Over the next four weeks I will be in Washington, D.C.; Cody, Wyoming and Billings, Montana; Raleigh, North Carolina; Minneapolis, Minnesota; New Orleans, Louisiana; and Austin, Texas three times. With all that travel, for work and for speaking engagements, I will have more limited time to write because the time I’m home I want to make sure I am completely present with my husband and kids.
So a few of my posts will be some of my greatest hits. On Leadership Tuesdays, I’ll look back at some of the original posts but will have some new entries from the new materials I’m preparing as I speak. Since I’m going to be talking a lot about bravery, here’s a post from this time last year about that exact topic – so go be brave you strong leader!
I’ve not ceased being fearful.
I have gone ahead despite the pounding in the heart that says: turn back, turn back, you’ll die if you go too far.
Sometimes, when aspiring leaders hear “take risks,” they translate that to “don’t be scared.”
That’s not risk-taking.
Smart calculated risks mean going ahead despite the pounding in your heart.
As Shona Brown, a Senior Vice President of Google, put it, it’s that point where you’re about to jump off a ski slope that you know you can ski, “and your stomach is going woo!”
Or as blogger Lisa-Jo Baker so succinctly puts it, “Scared is the new brave.”
You move forward even though you are still scared. You bravely take the step that needs to be taken even when your knees are knocking.
Change making is what leaders do. If it were easy, everyone would lead. If it were easy, the world would be a peaceful, vibrant, encouraging place. Change is hard. Change means you won’t always win the popularity contest. Change means things might get harder before they get better or easier or stronger.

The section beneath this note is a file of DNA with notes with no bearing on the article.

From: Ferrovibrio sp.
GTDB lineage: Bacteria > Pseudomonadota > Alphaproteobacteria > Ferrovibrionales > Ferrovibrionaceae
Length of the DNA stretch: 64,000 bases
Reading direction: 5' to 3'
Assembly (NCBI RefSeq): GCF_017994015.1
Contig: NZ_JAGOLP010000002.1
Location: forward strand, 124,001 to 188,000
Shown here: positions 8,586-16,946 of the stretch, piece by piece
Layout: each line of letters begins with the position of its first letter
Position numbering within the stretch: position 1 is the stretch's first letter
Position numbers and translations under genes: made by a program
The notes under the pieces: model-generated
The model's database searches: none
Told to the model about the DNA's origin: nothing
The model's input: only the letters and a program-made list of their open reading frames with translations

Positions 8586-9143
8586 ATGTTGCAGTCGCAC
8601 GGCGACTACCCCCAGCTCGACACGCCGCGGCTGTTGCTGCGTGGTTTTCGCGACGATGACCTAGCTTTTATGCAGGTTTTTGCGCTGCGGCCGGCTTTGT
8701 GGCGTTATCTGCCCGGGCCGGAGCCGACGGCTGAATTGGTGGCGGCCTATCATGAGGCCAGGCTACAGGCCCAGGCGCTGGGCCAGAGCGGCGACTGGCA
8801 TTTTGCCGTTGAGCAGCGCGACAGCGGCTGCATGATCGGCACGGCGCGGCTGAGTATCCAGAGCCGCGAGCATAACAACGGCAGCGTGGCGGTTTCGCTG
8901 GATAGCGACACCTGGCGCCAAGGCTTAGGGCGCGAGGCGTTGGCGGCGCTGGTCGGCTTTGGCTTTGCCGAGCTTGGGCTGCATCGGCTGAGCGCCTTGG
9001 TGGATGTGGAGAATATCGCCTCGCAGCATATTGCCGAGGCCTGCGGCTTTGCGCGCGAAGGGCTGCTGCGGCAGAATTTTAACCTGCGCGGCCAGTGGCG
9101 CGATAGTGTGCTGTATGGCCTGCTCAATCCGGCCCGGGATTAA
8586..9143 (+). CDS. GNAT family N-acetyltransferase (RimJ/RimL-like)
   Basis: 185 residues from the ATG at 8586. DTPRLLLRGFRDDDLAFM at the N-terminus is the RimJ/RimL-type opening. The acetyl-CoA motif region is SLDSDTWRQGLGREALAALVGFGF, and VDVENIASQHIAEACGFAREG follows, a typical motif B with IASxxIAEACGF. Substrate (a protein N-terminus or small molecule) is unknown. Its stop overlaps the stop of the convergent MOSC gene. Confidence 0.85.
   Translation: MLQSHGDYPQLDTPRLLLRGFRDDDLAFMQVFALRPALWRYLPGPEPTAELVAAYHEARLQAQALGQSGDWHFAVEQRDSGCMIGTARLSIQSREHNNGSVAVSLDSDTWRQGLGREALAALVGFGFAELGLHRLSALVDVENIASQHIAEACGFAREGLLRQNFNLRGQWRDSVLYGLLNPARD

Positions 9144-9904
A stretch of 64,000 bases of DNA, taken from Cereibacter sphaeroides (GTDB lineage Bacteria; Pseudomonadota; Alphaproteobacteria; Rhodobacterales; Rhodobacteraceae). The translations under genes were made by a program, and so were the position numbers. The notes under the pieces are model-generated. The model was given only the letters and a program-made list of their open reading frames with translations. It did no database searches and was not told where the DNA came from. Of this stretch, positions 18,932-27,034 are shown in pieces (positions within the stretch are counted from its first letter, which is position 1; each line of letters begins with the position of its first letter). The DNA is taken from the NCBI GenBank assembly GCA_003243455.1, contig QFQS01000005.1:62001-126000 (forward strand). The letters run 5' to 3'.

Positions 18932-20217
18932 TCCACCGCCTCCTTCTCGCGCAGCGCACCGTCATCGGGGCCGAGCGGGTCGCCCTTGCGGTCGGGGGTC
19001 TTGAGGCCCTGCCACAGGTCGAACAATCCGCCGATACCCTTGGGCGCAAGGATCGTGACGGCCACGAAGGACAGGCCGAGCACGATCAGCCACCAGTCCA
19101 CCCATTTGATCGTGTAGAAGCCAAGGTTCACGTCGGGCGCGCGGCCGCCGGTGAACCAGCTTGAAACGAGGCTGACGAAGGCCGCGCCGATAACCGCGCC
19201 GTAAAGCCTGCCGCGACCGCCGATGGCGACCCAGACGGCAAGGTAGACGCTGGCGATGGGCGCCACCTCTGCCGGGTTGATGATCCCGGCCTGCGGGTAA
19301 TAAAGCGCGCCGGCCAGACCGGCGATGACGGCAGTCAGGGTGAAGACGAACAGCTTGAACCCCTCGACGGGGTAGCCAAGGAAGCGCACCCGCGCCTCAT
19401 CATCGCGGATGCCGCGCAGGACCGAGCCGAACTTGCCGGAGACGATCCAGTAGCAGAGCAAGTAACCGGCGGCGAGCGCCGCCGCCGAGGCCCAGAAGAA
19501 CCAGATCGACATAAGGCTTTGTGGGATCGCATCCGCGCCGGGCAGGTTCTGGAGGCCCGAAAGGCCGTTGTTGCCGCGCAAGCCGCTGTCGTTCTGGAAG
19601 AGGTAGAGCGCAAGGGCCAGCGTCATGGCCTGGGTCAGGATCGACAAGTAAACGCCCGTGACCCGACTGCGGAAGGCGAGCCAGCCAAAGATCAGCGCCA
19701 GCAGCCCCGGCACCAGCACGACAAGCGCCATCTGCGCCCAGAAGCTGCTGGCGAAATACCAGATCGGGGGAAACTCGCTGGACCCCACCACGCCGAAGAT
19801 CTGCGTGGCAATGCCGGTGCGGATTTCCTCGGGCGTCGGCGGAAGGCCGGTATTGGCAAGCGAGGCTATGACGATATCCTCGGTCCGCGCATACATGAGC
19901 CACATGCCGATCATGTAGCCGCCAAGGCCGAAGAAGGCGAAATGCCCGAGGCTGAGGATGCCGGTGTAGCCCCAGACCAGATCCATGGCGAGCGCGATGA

Yet as Diane Yu told me when I interviewed her for my first book, “We cannot blindly enter into leadership roles without a practical perspective of what that leadership comes with, yet the burden is one we must bear in order to effect change and make a positive difference in the world around us.” (Learning to Lead)
Sooo… I’m writing another book.
Ack. I just wrote that down.
I am scared.
Because I’m doing this one without the safety net. But this is the book I want to write. This is the book that I feel inspired to pen with each new book I read or each new speaker I hear or each new story I am told.
What if it’s a disaster? What if everything I’m coming up with has already been said? What if this and that and the other? You know how those voices in your head work. And they stop you from doing what you are called to do and uniquely capable of achieving. You are marvelously unique. No one else can accomplish what you can in the way that you can accomplish it.
What would you do if you could do anything?
What would you set your sights on if you felt you could climb that mountain of fear that is blocking your view?
Where would you travel, what job would you take, which position would you run for, what decision would you execute, who would you call, what platform would you build?
Do. That. Now.
Don’t do it foolishly. Lightheartedly. Without analysis and perspective and counsel. Of course. Be savvy.
But do not let fear stop you.
Go ahead despite the pounding in your heart. In fact, go ahead because of it. (===> Click to Tweet) That’s when we live and grow and learn and develop.